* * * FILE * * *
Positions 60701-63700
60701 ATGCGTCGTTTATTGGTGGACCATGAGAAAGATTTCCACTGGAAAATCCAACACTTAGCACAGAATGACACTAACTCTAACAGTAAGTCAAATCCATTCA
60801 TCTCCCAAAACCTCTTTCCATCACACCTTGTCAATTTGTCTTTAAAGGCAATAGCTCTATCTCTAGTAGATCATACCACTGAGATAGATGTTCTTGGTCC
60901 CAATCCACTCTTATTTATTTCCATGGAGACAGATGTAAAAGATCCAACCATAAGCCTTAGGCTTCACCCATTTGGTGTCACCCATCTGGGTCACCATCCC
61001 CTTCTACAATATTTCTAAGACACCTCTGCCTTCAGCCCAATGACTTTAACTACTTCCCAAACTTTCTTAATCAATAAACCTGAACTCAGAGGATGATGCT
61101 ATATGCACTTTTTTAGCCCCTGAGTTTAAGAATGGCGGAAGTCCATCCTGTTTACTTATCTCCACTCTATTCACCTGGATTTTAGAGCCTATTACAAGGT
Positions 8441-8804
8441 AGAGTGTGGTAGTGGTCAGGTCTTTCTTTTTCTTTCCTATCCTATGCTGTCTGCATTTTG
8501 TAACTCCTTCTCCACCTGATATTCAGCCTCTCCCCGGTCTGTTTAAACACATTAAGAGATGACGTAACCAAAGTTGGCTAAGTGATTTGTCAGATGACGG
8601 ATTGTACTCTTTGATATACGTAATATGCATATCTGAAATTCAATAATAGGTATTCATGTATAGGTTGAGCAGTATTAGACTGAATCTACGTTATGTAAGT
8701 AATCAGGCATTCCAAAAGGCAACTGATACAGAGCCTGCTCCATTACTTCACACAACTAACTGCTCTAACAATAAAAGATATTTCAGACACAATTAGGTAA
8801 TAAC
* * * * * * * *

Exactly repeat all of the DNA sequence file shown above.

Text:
Positions 60701-63700
60701 ATGCGTCGTTTATTGGTGGACCATGAGAAAGATTTCCACTGGAAAATCCAACACTTAGCACAGAATGACACTAACTCTAACAGTAAGTCAAATCCATTCA
60801 TCTCCCAAAACCTCTTTCCATCACACCTTGTCAATTTGTCTTTAAAGGCAATAGCTCTATCTCTAGTAGATCATACCACTGAGATAGATGTTCTTGGTCC
60901 CAATCCACTCTTATTTATTTCCATGGAGACAGATGTAAAAGATCCAACCATAAGCCTTAGGCTTCACCCATTTGGTGTCACCCATCTGGGTCACCATCCC
61001 CTTCTACAATATTTCTAAGACACCTCTGCCTTCAGCCCAATGACTTTAACTACTTCCCAAACTTTCTTAATCAATAAACCTGAACTCAGAGGATGATGCT
61101 ATATGCACTTTTTTAGCCCCTGAGTTTAAGAATGGCGGAAGTCCATCCTGTTTACTTATCTCCACTCTATTCACCTGGATTTTAGAGCCTATTACAAGGT
Positions 8441-8804
8441 AGAGTGTGGTAGTGGTCAGGTCTTTCTTTTTCTTTCCTATCCTATGCTGTCTGCATTTTG
8501 TAACTCCTTCTCCACCTGATATTCAGCCTCTCCCCGGTCTGTTTAAACACATTAAGAGATGACGTAACCAAAGTTGGCTAAGTGATTTGTCAGATGACGG
8601 ATTGTACTCTTTGATATACGTAATATGCATATCTGAAATTCAATAATAGGTATTCATGTATAGGTTGAGCAGTATTAGACTGAATCTACGTTATGTAAGT
8701 AATCAGGCATTCCAAAAGGCAACTGATACAGAGCCTGCTCCATTACTTCACACAACTAACTGCTCTAACAATAAAAGATATTTCAGACACAATTAGGTAA
8801 TAAC